A good neighbor …
Former New Castle Supervisor Barbara Gerrard has some reflections on Graham. “Larry was the quintessential Renaissance man, but more than that to people in Chappaqua, he was a neighbor, a dad, a concerned friend, the kind of good person we all strive to be. I first met Larry when he was running for Congress. I had just been elected to the New Castle Town Board, and he reached out to offer his assistance in any way he could. It was always his way to offer help, advice, or just an attentive ear, to anyone who needed it. He had that overarching ability to connect with everyone he met, an ability enhanced by his genuine concern with neighbors and friends. It is difficult to accept that his presence will no longer grace our community.”
Graham could be seen in local shops all over town. Gerrard continues, “He took advantage of everything Chappaqua had to offer. When his children were young, you’d often find him bringing them to Town, especially to the Chappaqua Library, his favorite destination.” Not only a visitor to the library, but Graham also did an author talk about his book, Member of the Club: Reflections on Life in a Racially Polarized World.
When former Town Supervisor and School Board member Janet Wells was forming the Chappaqua School Foundation, Graham helped to bring awareness to the organization. He hosted free events, among them a pre-college program about his Ten Point Plan for College Acceptance, the book he wrote while a student at Princeton. Wells worked with him on his 1999 Congressional campaign doing fundraising and was often with Graham on the trail. “Larry had energy and enthusiasm, and he had a lot to offer. It’s really sad he never became a Congressman; he would have contributed so much.” Graham returned the favor to Wells. “He was kind and helped me with my campaign. I always knew I could call him. He would recognize a problem and something he could do to help even before I would even ask. He was such a sensitive person. One of the things I loved about him was how he seized all the opportunities to enjoy life.”
Nichelle Maynard-Elliott, co-chair of the New Castle Council on Race and Equity, has a long history with Graham. “I first met Larry as a first-year summer associate at Weil Gotshal. He was a warm and friendly face and personality. He generously offered his support and guidance as an older, full time associate. Our paths crossed again much later in life as our children attended the Armonk Montessori together, and we discovered we were neighbors in Chappaqua. His warm smile and infectious enthusiasm were consistent for the 30 years I knew him.”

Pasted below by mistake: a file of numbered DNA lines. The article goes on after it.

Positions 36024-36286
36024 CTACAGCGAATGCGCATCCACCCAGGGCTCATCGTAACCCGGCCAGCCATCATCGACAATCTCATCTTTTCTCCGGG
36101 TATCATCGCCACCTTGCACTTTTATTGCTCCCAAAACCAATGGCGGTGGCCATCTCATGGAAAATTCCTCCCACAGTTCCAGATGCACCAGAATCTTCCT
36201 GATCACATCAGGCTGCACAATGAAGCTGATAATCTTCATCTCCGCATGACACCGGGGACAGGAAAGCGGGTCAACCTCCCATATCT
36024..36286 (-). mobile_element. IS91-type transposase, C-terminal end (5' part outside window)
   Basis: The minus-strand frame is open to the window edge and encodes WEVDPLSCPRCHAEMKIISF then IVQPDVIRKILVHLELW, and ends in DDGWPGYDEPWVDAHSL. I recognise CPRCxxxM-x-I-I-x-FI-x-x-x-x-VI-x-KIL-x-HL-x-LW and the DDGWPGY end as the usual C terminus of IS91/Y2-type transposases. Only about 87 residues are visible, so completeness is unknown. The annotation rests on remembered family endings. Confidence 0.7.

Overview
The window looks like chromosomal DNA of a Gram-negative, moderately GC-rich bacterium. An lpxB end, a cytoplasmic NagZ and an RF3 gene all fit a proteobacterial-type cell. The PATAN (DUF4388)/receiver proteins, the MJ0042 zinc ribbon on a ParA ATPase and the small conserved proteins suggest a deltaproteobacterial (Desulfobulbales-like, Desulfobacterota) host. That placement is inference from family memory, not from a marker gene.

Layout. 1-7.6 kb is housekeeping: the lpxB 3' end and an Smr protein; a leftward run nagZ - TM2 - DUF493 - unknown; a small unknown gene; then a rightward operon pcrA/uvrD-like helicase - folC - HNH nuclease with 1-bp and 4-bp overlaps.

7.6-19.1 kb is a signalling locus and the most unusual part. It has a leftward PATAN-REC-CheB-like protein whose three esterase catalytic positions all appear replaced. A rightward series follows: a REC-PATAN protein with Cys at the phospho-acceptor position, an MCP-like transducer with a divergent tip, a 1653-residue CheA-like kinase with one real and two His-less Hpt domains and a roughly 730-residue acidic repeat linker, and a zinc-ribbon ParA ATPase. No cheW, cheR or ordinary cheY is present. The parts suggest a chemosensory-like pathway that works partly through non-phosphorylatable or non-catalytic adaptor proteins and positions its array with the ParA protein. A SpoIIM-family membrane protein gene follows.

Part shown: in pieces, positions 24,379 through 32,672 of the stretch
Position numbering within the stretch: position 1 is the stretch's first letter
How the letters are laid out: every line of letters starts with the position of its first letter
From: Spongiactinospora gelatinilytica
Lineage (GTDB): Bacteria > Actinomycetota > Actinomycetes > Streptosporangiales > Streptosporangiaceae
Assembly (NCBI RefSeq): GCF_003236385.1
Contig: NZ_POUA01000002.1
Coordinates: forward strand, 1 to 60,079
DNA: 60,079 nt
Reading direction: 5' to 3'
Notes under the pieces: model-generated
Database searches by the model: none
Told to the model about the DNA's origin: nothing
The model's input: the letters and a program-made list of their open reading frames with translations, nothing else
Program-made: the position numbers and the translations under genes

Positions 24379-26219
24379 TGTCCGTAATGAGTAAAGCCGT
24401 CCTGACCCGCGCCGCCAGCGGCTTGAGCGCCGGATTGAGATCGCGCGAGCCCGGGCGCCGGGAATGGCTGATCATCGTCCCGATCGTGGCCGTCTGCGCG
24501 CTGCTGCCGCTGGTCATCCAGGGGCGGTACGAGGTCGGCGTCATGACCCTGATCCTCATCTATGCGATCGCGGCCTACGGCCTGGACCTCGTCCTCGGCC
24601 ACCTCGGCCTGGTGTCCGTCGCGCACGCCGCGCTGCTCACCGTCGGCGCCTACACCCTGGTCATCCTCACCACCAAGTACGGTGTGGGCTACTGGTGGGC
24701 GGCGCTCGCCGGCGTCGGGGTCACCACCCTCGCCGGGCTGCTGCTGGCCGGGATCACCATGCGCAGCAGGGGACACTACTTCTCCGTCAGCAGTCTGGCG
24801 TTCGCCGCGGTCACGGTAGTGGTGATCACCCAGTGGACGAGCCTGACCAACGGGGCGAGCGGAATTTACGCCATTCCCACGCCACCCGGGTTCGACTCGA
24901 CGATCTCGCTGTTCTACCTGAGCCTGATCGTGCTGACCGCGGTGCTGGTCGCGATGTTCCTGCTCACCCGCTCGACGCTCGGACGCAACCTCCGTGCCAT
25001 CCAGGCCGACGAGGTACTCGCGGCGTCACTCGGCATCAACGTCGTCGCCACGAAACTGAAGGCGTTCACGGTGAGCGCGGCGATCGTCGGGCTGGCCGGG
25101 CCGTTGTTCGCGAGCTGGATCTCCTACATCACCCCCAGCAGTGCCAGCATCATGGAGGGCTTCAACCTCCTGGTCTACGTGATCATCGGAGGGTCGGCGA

President Bill Clinton shares his thoughts. “Hillary and I liked and admired Larry very much, and we enjoyed the chance to get to know him over the last 20 years. We’re grateful that, in addition to shining a light on the role of race and class throughout our history and in our present day, he used his many gifts to make Chappaqua and Westchester better, stronger, and more inclusive. His passing is a big loss for the community, and our thoughts are with his family and all the people whose lives he touched.”
A beautiful soul …
At his funeral service, on February 27th at the Grace Episcopal Church in White Plains, his wife Pamela spoke about what Graham would want all of us to remember. There were four things: Never give up, have no ego, be a light in the world, and savor the moment. And she added, “be kind.” Lawrence Otis Graham was all that. He leaves us with quite a legacy in his 59 years on this Earth, and a big void now. Maya Angelou said, “A great soul serves everyone all the time. A great soul never dies. It brings us together again and again.” Lawrence Otis Graham, the great and beautiful soul that he was, has done just that.
Statement from the New Castle Council on Race & Equity:
While Lawrence Otis Graham was not an official member of the CRE, he certainly stands out as a prominent BIPOC member of the Town of New Castle. He wrote compellingly about growing up upper-middle-class and Black, and the pressures of navigating these two sometimes conflicting identities. Our neighbor’s unique voice on the challenges of living in a white world while holding on to Black culture will be missed.